The WikiLeaks website appears close to releasing what the Pentagon fears is the largest cache of secret U.S. documents in history -- hundreds of thousands of intelligence reports compiled after the 2003 invasion of Iraq.
U.S. officials said Friday they were racing to contain the damage from the imminent release, while NATO top official told reporters he feared that lives could be put at risk by the mammoth disclosure.
NATO chief Anders Fogh Rasmussen said any release would create "a very unfortunate situation."
"I can't comment on the details of the exact impact on security but in general I can tell you that such leaks ... may have a very negative security impact for people involved," he told reporters Friday in Berlin following a meeting with German Chancellor Angela Merkel.
A team of more than a hundred analysts from across the U.S. military, lead by the Defense Intelligence Agency, has been combing through the Iraq documents they think will be released in anticipation of the leak.
Called the Information Review Task Force, its analysts have pored over the documents and used word searches to try to pull out names and other issues that would be particularly sensitive, officials have said.
The task force has informed the U.S. Central Command of some of the names of Iraqis and allies and other information they believe might be released that could present a danger, officials have said, noting that -- unlike the WikiLeaks previous disclosure of some 77,000 documents from Afghanistan -- in this case they had advance notice that names may be exposed.
Once officials see what is publicly released, the command "can quickly push the information down" to forces in Iraq, according to Marine Corps Col. Dave Lapan, a Defense Department spokesman.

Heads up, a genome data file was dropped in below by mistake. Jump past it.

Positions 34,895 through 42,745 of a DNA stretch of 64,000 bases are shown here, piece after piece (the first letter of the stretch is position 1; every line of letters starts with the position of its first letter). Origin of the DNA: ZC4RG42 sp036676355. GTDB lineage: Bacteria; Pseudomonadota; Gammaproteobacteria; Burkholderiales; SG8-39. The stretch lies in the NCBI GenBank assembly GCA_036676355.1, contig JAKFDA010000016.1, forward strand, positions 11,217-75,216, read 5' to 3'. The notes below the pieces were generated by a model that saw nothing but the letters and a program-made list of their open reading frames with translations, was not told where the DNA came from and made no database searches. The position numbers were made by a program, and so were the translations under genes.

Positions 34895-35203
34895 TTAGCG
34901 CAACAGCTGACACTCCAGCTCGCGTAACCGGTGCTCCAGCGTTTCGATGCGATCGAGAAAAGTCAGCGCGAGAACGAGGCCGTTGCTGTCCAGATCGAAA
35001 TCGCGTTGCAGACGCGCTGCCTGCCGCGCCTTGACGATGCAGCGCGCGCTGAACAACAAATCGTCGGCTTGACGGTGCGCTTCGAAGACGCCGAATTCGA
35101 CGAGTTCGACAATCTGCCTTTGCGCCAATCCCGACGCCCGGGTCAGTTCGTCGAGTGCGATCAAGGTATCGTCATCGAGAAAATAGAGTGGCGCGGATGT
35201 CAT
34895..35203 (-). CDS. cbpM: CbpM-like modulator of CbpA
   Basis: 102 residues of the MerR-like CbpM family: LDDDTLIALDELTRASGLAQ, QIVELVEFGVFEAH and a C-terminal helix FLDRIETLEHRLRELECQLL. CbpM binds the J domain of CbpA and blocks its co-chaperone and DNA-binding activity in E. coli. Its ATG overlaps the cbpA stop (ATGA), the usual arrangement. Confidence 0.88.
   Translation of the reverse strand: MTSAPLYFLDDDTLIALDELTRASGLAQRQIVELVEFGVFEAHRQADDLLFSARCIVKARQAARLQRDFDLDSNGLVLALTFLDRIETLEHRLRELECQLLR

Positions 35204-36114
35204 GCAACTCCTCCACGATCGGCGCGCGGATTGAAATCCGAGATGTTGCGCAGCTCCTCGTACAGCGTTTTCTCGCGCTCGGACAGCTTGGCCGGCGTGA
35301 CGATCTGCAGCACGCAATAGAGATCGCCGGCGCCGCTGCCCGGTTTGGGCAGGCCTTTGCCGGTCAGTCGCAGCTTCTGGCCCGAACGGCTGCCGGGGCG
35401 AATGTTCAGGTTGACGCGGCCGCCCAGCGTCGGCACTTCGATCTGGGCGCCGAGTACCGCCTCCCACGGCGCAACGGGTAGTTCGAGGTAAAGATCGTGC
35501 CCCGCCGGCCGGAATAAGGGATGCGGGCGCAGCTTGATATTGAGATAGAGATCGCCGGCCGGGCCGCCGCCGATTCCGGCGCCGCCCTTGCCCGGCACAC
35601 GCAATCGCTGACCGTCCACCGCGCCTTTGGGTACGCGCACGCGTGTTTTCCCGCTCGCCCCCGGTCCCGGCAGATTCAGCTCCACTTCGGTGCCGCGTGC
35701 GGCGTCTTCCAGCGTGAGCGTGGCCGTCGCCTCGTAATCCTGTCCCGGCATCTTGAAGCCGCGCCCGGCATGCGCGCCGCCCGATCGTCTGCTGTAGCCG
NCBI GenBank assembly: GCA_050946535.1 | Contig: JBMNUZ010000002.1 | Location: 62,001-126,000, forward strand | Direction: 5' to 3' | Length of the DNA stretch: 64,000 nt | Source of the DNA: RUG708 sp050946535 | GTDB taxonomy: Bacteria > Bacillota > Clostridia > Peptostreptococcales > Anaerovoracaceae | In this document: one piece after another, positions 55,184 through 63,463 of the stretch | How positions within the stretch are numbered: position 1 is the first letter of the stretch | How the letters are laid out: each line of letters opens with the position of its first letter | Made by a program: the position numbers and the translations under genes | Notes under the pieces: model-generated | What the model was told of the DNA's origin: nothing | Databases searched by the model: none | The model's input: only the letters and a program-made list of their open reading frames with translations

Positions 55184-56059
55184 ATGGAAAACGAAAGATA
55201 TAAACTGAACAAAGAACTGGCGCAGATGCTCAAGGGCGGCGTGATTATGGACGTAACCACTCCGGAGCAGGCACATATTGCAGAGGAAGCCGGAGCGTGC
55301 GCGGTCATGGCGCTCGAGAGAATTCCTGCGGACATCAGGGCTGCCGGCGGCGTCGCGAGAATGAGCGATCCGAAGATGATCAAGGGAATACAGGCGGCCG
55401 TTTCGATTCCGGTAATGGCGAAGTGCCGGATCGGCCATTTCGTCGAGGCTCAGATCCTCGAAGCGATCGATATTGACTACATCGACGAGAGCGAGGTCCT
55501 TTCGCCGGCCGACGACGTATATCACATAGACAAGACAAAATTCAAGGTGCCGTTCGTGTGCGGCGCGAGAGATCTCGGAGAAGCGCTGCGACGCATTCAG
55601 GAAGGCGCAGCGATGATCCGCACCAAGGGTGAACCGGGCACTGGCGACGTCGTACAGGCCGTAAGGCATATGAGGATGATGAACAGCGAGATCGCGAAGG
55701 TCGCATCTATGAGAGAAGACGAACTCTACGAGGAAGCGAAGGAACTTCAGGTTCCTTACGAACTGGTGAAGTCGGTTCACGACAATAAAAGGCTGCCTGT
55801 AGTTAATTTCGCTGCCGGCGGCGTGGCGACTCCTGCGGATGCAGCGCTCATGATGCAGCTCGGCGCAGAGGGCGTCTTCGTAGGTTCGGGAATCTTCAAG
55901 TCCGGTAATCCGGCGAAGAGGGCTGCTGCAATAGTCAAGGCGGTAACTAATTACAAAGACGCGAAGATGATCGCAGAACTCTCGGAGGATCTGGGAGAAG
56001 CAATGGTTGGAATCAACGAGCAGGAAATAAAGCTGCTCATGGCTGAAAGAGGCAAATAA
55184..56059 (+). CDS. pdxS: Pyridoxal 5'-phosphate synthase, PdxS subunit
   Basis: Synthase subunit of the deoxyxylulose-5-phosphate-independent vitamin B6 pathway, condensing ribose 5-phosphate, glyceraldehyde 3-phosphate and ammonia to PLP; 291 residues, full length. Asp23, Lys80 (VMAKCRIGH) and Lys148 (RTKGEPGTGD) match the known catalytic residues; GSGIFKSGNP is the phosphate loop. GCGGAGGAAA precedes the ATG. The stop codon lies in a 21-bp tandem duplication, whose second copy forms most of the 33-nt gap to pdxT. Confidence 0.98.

"Centcom can jump into action and take whatever mitigating steps" might be needed, Lapan said Friday.
Wikileaks' previous release of secret war documents in July from Iraq and Afghanistan outraged the Pentagon, which accused the group of being irresponsible. Rasmussen said Friday that leaks of this nature "may put soldiers as well as civilians at risk."
But it appears that those fears -- which the military has invoked in its appeal to WikiLeaks and the media not to publish the documents -- have yet to materialize. A Pentagon letter obtained by The Associated Press reported that no U.S. intelligence sources or practices were compromised by the Afghan war logs' disclosure.
Defense Secretary Robert Gates reported the conclusions in an Aug. 16 letter to Sen. Carl Levin, chairman of the Senate Armed Services Committee, who had requested a Pentagon assessment.
Jelinek reported from Washington. Associated Press Writer Melissa Eddy in Berlin contributed to this report.